Smartphone maker OnePlus is preparing to release a smart TV. Surprised? You’re not the only one. The Chinese firm, which is behind the likes of the OnePlus 7 and OnePlus 7 Pro, announced the project almost a year ago, but recently confirmed its name: OnePlus TV (there were fan-submitted alternatives on the table, but they weren’t great).
What exactly the OnePlus TV will be and do is still a bit of a puzzle, but here’s everything we know about it so far.
OnePlus TV release date
The OnePlus TV will launch in September, but it will initially only be available to consumers based in India. We’re still waiting on an official release date.
However, tech tipster @Samsung_News_ has claimed that the OnePlus TV will launch in India on September 26. India is one of OnePlus’ key markets, and in the past the company has offered India-based consumers exclusive access to Avengers- and Star Wars-themed variants of the OnePlus 5T and OnePlus 6.
OnePlus says its TV will come to North America, Europe and China “as soon as we establish partnerships with most of local and regional content providers”. According to @Samsung_News_, the OnePlus TV will launch in both the US and European markets on October 10, before going on sale on October 15.
These dates are, of course, not official − so don’t take them as gospel.
“We want to be sure of every step we take, which is why we wanted to focus on one market at a time,” OnePlus wrote in a blog post.
OnePlus TV price
OnePlus’ success has been built on so-called “flagship-killer” smartphones, which offer high-end specs and features at a significantly lower price than similar smartphones from rival manufacturers. And the OnePlus TV, apparently, will be cut from the same cloth.
“It will also be a flagship killer, like we do with smartphones, at a very competitive pricing,” Lau said last December. “We see that currently, as one goes down the price points, the picture, sound and build qualities deteriorate. We want to create a seamless Internet experience that creates a true Smart TV, going beyond what is traditional in this space.”
Frustratingly, there’s very little context to go along with these comments. As of yet, we don’t really know what sort of models the OnePlus TV will be designed to compete with.
OnePlus TV sizes and features
OnePlus’ VP for France, Akis Evangelidis, tweeted the image embedded above − and it reveals some key details. First and foremost, there will be a 55-inch version of the OnePlus TV. Secondly, that particular model will feature a QLED display.
OLED TVs are lauded because of the incredible contrast they offer, but there are great things about QLED technology too. QLED TVs, for instance, tend to be far brighter than OLED TVs, which in turn means that they can make HDR pictures look more lifelike − especially during bright scenes. QLED displays are also immune to screen burn, and they’re cheaper and easier to produce than OLED screens.
Related: OLED vs QLED
The Cello C55SFS4K is a 55-inch QLED TV that was originally priced at £800, and earned an excellent 4 out of 5 stars in our review. Could we expect similar performance from the 55-inch OnePlus TV?
In August, a submission to the Bluetooth SIG was spotted, revealing a range of sets that, judging by the model numbers, will arrive in a wide range of sizes. The listing suggested that the OnePlus TV will be available in 43-inch, 55-inch, 65-inch and 75-inch sizes. It was also right about the sets being based on LED TV technology, rather than LCD or OLED.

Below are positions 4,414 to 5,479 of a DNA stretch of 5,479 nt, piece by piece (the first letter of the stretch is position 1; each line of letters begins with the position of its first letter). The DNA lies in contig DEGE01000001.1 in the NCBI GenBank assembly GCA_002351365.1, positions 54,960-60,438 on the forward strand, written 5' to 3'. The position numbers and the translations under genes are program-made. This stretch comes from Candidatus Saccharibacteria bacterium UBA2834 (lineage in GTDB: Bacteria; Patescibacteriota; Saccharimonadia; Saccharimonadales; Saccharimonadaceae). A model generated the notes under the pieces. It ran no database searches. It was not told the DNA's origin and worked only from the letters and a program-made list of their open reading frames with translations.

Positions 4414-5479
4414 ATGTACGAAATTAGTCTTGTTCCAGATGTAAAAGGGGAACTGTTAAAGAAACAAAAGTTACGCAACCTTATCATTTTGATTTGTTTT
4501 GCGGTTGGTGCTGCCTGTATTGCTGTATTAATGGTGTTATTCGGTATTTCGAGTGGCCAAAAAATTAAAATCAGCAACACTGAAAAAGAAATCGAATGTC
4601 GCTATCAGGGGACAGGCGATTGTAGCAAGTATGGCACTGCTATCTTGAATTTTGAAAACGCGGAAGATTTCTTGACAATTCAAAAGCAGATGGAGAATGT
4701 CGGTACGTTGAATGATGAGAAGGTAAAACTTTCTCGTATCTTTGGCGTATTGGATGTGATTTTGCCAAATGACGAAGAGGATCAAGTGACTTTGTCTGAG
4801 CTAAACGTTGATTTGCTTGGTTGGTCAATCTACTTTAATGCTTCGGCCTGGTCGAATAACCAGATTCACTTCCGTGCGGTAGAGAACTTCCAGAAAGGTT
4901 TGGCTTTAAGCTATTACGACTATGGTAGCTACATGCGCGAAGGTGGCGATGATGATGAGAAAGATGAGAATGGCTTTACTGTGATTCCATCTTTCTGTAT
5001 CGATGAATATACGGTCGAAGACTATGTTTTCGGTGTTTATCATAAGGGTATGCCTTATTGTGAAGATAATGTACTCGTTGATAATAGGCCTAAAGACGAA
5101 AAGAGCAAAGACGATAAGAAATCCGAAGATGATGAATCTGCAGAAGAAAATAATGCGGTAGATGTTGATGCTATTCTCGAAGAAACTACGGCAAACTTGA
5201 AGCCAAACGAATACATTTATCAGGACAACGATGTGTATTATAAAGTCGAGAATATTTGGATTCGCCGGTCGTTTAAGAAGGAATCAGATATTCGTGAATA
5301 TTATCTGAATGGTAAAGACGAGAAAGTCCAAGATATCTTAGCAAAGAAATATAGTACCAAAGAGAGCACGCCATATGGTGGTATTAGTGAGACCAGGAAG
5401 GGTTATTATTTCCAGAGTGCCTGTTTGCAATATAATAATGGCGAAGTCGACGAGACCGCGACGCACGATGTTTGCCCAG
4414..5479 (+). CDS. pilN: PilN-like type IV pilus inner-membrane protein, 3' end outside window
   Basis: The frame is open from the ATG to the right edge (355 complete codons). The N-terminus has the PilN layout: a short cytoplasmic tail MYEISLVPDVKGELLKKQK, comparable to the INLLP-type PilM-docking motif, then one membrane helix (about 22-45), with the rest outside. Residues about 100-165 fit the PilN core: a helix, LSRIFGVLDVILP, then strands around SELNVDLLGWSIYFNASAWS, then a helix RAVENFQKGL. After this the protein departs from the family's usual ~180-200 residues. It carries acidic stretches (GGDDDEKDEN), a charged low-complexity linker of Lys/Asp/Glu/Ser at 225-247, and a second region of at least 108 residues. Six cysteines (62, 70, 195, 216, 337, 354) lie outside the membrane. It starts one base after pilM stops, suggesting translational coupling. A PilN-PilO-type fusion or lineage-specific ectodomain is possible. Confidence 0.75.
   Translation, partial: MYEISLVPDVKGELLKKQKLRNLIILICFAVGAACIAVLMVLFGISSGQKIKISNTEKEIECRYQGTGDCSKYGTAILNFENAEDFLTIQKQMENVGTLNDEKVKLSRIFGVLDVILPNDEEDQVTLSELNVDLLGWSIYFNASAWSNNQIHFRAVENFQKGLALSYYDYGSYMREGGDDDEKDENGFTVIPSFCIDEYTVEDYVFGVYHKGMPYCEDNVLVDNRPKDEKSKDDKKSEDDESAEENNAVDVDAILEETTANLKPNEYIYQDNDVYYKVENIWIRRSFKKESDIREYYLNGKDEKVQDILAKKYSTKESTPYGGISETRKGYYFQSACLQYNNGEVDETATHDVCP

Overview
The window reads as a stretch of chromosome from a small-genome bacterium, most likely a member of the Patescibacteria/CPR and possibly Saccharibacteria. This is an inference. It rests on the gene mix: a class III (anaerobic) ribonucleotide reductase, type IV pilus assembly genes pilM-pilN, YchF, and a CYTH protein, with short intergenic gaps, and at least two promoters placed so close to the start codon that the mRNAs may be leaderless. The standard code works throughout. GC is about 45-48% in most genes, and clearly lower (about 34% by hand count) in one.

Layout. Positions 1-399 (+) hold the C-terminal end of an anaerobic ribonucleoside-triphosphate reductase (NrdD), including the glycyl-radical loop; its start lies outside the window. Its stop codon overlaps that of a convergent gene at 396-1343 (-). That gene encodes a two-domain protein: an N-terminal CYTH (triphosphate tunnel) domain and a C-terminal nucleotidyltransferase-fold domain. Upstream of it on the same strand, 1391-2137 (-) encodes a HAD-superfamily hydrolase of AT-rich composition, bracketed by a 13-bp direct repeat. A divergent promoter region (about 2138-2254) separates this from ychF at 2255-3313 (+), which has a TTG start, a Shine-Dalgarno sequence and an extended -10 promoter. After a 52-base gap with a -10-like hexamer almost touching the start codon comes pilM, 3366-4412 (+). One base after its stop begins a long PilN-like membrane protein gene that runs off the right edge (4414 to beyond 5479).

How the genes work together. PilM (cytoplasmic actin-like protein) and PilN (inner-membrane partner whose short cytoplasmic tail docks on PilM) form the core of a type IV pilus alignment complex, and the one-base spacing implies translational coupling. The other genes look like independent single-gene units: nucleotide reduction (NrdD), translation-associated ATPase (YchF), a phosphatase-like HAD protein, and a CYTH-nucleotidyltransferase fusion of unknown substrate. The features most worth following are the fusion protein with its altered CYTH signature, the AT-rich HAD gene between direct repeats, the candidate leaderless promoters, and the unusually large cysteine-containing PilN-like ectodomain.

However, the description for the sets lists each of them as a “Unique Android TV”. That raises another question. Will the sets run the actual Android TV operating system? Or will it be a version of OnePlus’ Oxygen OS used on the firm’s popular smartphones?
There’ll be no middle ground here because Google doesn’t allow manufacturers to make any changes to the Android TV operating system. Unfortunately there’s not that much more information contained within the submission.
In an August blog post, Pete Lau wrote that the OnePlus TV will “offer our users Android TV updates for at least 3 years”, and that Android TV is the platform of choice because it “can interact and seamlessly connect with your Android phone”.
The company has also promised a “remarkable design”.
“To me, designing a TV is about more than creating a high-quality display. A TV takes up a prominent spot in a household, meaning its design has to be worth viewing even when the TV is turned off,” Pete Lau wrote in August.
Now brace yourself for a deluge of buzzwords.
“It’ll solve problems for you,” OnePlus co-founder Carl Pei told Trusted Reviews in February. “We’ve seen that people who use smartwatches tend to feel more comfortable with leaving their phone behind when they’re out and about for lunch or on a run, because they can still be in touch with the [digital] world through their smartwatch.
“We think that the future is a multi-screen future. People are no longer tied to a phone itself, but rather the services they use. For instance, Netflix for watching something, or Uber for getting somewhere. It’s only a screen that follows their needs wherever they are, and delivers their needs in the fewest steps possible.
“In the future, we won’t be as tied to a single form factor.”
Pei added: “Maybe in the future you won’t need to open an app to access a certain service or achieve a certain goal. Maybe it’ll all be integrated into the system.”
In a blog post, the company has written: “For most of us, there are four major environments we experience each day: the home, the workplace, the commute, and being on-the-move. The home − perhaps the most important environment experience − is just starting to enjoy the benefits of intelligent connectivity. Something that seems as simple as displaying the photos from your mobile phone to a television is still difficult to achieve.
“With the development of AI technology, our imagination is endless – and we are looking forward to the future.”